updated 02:48 am EDT, Tue June 19, 2012
Planes allegedly discriminate objects smaller than four inches
Senator Charles E. Schumer (D-NY) recently sent letters to Google CEO Larry Page and Apple chief Tim Cook decrying usage of "military-grade spy planes" used to generate the 3D images for new map applications for both companies. Concerns range from invasion of privacy all the way up to assisting terrorism in providing details of infrastructure and sensitive government facilities. Neither Apple nor Google have publicly responded to the senator's call to action so far.
Schumer says that "high-resolution 3D mapping may have some very useful and practical applications, but the technology that is reported to be used by these companies brings a level of precision that has never before been utilized for public purposes. " Schumer is concerned that a technological race between the two internet behemoths could have the ultimate cost of erosion of basic privacy, and elevating security risks.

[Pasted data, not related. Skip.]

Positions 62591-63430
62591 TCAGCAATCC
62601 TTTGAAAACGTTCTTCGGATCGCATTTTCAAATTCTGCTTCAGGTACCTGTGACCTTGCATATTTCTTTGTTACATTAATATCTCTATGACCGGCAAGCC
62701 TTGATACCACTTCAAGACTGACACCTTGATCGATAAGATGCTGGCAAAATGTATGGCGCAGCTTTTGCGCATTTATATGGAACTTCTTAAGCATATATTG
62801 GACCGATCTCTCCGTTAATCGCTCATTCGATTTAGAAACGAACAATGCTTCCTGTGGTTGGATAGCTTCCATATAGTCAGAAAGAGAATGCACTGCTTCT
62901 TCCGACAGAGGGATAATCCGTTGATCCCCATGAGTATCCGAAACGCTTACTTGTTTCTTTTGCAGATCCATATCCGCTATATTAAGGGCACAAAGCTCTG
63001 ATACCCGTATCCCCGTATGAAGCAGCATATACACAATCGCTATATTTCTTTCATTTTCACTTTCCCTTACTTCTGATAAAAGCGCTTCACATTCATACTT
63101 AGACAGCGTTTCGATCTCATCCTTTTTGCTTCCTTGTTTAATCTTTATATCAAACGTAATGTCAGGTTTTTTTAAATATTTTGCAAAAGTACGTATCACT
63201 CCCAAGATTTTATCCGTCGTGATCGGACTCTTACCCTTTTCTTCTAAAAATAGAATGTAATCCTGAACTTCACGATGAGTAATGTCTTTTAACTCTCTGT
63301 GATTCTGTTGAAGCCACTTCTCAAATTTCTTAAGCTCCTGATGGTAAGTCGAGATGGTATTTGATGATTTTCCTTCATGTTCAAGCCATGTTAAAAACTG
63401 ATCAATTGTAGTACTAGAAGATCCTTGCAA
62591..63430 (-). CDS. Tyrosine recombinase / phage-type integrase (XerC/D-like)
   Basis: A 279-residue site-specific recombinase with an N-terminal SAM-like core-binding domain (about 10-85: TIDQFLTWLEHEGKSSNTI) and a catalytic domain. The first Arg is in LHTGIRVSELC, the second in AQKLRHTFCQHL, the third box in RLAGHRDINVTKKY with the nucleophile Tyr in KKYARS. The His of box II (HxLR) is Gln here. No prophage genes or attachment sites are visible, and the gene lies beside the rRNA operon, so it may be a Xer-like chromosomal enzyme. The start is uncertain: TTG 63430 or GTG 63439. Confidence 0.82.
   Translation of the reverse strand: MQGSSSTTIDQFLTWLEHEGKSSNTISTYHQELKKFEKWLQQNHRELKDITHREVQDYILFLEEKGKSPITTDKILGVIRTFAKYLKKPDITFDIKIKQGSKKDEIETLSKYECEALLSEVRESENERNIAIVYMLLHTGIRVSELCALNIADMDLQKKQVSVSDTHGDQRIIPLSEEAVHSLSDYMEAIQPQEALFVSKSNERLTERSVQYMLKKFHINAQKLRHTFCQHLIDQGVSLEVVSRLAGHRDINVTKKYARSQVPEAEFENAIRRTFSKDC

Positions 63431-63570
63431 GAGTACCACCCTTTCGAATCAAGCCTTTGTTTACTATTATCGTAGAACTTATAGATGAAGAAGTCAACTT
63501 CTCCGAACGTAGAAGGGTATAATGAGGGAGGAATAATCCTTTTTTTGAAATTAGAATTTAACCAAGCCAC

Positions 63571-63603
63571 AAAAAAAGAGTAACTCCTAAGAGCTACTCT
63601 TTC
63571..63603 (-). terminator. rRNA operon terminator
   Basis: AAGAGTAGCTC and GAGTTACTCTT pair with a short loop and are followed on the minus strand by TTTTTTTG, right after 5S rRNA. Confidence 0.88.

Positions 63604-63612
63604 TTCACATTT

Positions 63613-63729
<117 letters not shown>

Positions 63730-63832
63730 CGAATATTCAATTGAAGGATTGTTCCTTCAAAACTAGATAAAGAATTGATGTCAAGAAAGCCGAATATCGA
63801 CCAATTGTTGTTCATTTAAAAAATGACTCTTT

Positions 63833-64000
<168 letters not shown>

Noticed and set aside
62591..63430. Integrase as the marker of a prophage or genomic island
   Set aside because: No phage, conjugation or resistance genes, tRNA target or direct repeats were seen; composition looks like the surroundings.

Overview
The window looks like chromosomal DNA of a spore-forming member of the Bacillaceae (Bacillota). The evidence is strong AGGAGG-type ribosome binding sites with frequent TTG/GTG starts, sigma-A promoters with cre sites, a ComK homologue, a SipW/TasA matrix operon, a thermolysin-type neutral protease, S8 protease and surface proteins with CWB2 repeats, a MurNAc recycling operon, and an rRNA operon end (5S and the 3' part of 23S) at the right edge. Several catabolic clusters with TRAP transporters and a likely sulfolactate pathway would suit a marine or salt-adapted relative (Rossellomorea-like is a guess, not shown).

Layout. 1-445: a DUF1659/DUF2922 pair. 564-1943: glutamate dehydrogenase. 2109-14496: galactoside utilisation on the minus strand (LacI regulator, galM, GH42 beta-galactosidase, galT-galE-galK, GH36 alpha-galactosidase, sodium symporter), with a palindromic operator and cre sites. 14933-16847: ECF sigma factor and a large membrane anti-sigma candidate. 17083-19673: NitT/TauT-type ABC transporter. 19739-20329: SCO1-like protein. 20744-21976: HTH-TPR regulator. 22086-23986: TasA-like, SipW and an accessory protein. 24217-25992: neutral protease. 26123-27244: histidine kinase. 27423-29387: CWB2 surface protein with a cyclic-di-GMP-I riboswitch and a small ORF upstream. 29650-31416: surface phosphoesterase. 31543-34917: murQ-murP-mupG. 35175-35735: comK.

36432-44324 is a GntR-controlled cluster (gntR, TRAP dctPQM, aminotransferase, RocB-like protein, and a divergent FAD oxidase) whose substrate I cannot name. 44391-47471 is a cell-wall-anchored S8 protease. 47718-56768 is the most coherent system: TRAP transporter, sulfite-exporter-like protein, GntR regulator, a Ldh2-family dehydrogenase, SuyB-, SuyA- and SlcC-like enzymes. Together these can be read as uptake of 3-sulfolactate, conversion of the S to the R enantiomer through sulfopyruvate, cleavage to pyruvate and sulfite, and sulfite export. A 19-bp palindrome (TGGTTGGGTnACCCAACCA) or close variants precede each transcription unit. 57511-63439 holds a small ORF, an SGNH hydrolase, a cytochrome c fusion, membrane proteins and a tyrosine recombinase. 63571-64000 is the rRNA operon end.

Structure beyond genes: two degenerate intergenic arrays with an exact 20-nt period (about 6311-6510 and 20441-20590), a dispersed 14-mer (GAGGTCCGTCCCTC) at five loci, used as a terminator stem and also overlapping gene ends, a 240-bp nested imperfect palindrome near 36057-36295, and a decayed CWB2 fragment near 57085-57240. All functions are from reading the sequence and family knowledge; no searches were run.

Apple and Google have been called upon to provide four concessions: notify communities when the mapping is taking place, automatically blur identities of people who are pictured, give property owners the right to opt-out of mapping, and put protocols in place with law enforcement to guarantee that sensitive information will be blurred on published maps.
Google's existing photographic map service blurs out selected secure installations, but as shown below, the Norfolk Naval Base submarine and destroyer piers have good fidelity, even using older technology. The legendary and formerly-secret "Area-51" is redacted in Google maps, however. The technology in use by Apple and Google currently is allegedly capable of seeing into windows, and distinguishing objects as small as four inches in diameter.
Schumer wished to strike a balance between privacy and technology. Schumer added "while the use of this technology may well have very functional and important uses, we need to make sure that reasonable protections are in place to protect individuals and the public."
Google plans on mapping over 300 million residences by the end of 2012. Specific mapping plans have not been laid out by Apple, but plans to supplant Google Maps have already been specified for iOS 6.